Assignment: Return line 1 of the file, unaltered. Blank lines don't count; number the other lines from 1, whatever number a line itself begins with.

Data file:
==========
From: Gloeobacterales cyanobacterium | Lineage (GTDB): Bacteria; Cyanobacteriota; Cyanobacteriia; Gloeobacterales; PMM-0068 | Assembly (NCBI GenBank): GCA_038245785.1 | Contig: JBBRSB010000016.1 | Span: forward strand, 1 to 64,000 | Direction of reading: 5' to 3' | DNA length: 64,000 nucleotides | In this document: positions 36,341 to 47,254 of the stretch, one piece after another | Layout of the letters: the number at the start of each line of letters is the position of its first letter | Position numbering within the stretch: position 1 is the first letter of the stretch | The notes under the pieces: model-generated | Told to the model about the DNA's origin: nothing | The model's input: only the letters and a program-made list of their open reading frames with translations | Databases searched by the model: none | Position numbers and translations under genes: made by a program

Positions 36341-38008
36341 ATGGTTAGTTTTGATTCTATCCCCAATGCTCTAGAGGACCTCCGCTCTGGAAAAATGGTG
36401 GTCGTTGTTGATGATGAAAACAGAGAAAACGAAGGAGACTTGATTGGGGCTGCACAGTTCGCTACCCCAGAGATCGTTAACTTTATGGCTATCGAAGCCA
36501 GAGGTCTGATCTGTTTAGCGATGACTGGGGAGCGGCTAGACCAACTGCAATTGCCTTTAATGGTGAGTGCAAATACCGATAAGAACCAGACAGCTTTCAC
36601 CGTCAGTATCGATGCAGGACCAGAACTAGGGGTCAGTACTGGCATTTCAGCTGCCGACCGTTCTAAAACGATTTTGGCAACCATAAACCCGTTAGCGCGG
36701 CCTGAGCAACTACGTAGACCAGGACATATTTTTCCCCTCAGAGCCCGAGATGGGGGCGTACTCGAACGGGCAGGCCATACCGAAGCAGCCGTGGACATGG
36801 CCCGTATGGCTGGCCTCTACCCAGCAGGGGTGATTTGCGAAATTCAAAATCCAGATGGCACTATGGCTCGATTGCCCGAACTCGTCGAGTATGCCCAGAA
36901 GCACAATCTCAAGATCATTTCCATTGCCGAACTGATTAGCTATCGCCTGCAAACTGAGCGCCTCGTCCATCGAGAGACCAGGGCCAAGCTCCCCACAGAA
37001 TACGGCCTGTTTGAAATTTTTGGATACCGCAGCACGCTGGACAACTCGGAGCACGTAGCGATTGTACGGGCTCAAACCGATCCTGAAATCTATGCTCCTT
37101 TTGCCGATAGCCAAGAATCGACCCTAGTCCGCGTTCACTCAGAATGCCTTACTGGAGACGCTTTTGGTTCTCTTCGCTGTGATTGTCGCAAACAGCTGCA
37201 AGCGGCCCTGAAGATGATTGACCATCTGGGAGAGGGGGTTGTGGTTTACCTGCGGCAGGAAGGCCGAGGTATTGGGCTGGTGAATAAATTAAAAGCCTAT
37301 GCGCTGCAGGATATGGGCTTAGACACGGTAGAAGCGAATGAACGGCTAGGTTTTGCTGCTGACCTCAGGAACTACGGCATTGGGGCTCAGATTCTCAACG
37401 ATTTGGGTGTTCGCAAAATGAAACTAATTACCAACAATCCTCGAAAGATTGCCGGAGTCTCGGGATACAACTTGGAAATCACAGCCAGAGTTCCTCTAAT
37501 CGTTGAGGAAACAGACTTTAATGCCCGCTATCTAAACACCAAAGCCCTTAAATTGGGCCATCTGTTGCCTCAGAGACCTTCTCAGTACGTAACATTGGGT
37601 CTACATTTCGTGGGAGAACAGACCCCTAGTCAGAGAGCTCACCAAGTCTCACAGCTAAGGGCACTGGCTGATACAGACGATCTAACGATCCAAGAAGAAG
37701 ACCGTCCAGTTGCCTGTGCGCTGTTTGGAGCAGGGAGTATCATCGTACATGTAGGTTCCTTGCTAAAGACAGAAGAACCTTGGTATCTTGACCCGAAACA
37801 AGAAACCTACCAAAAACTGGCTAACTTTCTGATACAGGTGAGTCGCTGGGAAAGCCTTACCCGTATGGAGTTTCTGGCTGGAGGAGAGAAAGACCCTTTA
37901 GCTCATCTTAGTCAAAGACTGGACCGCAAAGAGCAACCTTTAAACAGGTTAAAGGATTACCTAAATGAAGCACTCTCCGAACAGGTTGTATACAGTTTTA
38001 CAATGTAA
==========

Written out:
From: Gloeobacterales cyanobacterium | Lineage (GTDB): Bacteria; Cyanobacteriota; Cyanobacteriia; Gloeobacterales; PMM-0068 | Assembly (NCBI GenBank): GCA_038245785.1 | Contig: JBBRSB010000016.1 | Span: forward strand, 1 to 64,000 | Direction of reading: 5' to 3' | DNA length: 64,000 nucleotides | In this document: positions 36,341 to 47,254 of the stretch, one piece after another | Layout of the letters: the number at the start of each line of letters is the position of its first letter | Position numbering within the stretch: position 1 is the first letter of the stretch | The notes under the pieces: model-generated | Told to the model about the DNA's origin: nothing | The model's input: only the letters and a program-made list of their open reading frames with translations | Databases searched by the model: none | Position numbers and translations under genes: made by a program